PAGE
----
Cover image for The novels of the Harlem renaissance : twelve black writers, 1923-1933
Title:
The novels of the Harlem renaissance : twelve black writers, 1923-1933
Author:
Singh, Amritjit.
Personal Author:
Publication Information:
University Park : Pennsylvania State University Press, [1976]

©1976
Physical Description:
175 pages ; 24 cm
General Note:
Includes index.
Language:
English
Reading Level:
1520 Lexile.
ISBN:
9780271012087
Format :
Book

Available:*

Library
Call Number
Material Type
Home Location
Status
Central Library PS374.N4 S5 Adult Non-Fiction Central Closed Stacks-Non circulating
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Frank E. Merriweather Library PS374.N4 S5 Adult Non-Fiction Black History Non-Circ
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Summary

Summary

[Singh] gives us a sober, sensitive, and well-digested analysis of twelve black novelists of the Harlem Renaissance in an attempt to focus on 'interracial issues of self-definition, class, caste, and color in the work these writers.' The twelve writers discussed are Bontemps, Cullen, DuBois, Redmon Fauset, Fisher, Hughes, Larsen, McKay, Schuyler, Thurman, Toomer, and White. It can be said that not all of these writers are of the first rank, nor do they exhaust the complex history of the Renaissance they represent. But the strength of Singh's study is in its extensions into the ideological and cultural history of America in the Twenties-a history which is as much on the main highway as the history of the American Jazz Age. -World Literature Today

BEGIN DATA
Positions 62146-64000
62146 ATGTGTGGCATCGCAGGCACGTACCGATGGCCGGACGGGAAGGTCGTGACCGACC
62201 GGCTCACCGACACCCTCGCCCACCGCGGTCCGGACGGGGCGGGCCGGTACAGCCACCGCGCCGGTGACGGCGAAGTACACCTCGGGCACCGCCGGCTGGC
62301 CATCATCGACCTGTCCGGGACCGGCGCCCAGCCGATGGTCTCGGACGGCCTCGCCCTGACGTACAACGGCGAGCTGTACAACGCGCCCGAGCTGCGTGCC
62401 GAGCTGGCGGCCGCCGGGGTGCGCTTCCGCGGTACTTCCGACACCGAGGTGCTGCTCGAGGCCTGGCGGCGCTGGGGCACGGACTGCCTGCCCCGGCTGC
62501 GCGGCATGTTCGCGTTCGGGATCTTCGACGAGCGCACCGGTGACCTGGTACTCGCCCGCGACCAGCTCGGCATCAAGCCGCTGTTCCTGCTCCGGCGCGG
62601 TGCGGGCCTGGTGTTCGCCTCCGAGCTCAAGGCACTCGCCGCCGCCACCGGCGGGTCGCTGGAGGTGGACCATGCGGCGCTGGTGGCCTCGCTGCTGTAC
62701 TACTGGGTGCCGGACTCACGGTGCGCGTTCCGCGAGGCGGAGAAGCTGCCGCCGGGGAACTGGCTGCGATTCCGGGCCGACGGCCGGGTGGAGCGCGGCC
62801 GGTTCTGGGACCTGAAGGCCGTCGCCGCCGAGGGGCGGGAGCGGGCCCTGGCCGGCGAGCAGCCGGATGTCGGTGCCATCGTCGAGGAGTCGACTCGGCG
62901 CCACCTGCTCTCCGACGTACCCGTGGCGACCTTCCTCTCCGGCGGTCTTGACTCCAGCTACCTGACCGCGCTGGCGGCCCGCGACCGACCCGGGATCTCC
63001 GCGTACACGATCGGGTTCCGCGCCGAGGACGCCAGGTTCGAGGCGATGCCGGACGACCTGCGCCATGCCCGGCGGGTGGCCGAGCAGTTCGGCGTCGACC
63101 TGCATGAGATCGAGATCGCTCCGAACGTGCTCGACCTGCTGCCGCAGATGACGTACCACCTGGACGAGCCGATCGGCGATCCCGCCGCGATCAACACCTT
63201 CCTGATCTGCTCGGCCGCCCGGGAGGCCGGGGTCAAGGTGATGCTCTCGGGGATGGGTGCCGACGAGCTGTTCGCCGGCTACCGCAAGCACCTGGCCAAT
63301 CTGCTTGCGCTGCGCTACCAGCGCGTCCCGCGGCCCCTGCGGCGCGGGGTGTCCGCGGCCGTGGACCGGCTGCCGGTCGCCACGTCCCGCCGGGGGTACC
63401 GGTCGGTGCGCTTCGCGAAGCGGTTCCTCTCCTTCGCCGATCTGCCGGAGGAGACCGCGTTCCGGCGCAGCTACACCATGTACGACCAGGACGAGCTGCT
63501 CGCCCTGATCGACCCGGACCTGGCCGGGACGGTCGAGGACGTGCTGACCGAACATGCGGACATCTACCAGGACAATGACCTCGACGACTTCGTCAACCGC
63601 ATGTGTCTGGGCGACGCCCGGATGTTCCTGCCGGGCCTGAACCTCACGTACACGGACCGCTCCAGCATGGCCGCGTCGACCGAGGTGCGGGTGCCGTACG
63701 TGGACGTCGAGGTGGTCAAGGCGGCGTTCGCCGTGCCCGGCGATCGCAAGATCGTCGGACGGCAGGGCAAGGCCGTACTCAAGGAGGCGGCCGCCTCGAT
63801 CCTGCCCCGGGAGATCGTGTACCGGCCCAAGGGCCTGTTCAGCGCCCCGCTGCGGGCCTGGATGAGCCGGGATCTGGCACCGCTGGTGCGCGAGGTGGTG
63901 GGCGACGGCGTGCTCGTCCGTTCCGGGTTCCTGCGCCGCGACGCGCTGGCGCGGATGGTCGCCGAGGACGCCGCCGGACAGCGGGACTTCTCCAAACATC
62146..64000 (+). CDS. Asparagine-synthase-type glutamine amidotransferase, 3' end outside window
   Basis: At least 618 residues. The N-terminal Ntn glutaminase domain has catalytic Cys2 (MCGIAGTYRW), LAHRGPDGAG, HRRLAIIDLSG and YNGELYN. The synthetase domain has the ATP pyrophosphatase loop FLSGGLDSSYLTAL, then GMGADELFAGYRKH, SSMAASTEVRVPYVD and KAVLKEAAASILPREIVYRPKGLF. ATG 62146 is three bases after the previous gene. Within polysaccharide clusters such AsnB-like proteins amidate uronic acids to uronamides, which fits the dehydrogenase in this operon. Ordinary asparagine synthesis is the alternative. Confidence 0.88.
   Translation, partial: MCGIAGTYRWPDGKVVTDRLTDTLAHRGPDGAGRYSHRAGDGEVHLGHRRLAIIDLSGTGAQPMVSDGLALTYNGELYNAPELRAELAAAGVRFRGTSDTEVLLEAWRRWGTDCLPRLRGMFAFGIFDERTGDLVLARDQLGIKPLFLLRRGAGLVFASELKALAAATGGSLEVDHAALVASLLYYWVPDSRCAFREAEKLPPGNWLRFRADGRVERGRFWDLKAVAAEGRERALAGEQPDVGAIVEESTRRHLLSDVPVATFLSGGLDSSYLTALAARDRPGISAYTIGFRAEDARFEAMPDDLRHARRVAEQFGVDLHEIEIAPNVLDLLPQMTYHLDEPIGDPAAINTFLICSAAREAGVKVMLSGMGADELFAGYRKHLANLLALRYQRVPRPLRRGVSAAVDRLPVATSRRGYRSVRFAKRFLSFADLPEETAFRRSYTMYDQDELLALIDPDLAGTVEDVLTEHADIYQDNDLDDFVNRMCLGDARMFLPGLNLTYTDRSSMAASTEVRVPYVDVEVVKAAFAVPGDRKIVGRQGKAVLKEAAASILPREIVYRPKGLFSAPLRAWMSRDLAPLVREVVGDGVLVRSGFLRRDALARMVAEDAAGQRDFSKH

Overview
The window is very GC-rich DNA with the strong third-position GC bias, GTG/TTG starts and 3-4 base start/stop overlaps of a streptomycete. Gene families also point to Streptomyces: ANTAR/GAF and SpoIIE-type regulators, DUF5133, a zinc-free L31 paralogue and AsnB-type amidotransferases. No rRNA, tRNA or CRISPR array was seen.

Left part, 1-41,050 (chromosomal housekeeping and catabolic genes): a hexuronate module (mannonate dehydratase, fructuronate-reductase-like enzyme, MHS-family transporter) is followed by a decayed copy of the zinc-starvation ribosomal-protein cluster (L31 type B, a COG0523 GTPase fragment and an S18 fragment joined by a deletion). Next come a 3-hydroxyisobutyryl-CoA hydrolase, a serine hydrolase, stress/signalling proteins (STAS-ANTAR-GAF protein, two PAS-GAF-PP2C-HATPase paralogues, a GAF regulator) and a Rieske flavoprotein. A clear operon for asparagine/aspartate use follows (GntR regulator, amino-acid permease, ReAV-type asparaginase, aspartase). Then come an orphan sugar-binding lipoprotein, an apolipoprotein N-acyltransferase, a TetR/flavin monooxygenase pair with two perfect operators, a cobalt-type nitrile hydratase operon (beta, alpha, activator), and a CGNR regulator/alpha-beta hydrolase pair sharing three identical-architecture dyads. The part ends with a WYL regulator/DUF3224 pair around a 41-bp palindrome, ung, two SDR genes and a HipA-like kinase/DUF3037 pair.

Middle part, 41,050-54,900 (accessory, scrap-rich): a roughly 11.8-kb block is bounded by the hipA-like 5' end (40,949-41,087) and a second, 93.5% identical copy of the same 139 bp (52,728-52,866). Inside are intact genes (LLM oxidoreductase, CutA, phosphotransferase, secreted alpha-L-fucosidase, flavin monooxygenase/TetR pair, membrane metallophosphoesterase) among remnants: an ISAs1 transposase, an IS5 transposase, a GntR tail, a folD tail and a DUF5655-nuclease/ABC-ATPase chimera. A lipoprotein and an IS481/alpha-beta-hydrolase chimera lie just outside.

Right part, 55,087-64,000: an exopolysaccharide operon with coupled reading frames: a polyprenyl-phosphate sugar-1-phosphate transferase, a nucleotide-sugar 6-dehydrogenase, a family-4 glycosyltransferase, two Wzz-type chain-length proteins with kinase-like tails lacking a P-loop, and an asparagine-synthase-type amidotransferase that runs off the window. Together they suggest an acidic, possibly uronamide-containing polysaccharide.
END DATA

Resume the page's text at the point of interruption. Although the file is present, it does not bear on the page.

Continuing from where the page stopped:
Author Notes

Amritjit Singh is Professor of English and African-American Studies at Rhode Island College. He is author of The Magic Circle of Henry James (1989) and The Harlem Renaissance: Revaluations (1989).


Table of Contents

1 "When The Negro Was In Vogue"p. 1
The Harlem Renaissance and Black America in the Twenties
2 Race And Sexp. 41
Approaches to Self-Definition
3 The Dicties And The Shinesp. 71
Class in Black America
4 "Fooling Our White Folks"p. 89
Color Caste in American Life
5 The Burden Of Blacknessp. 105
Color in Afro-America and Beyond
Epiloguep. 129
A Review of Previous Research and Criticismp. 135
Notesp. 139
Bibliographyp. 153
Indexp. 165

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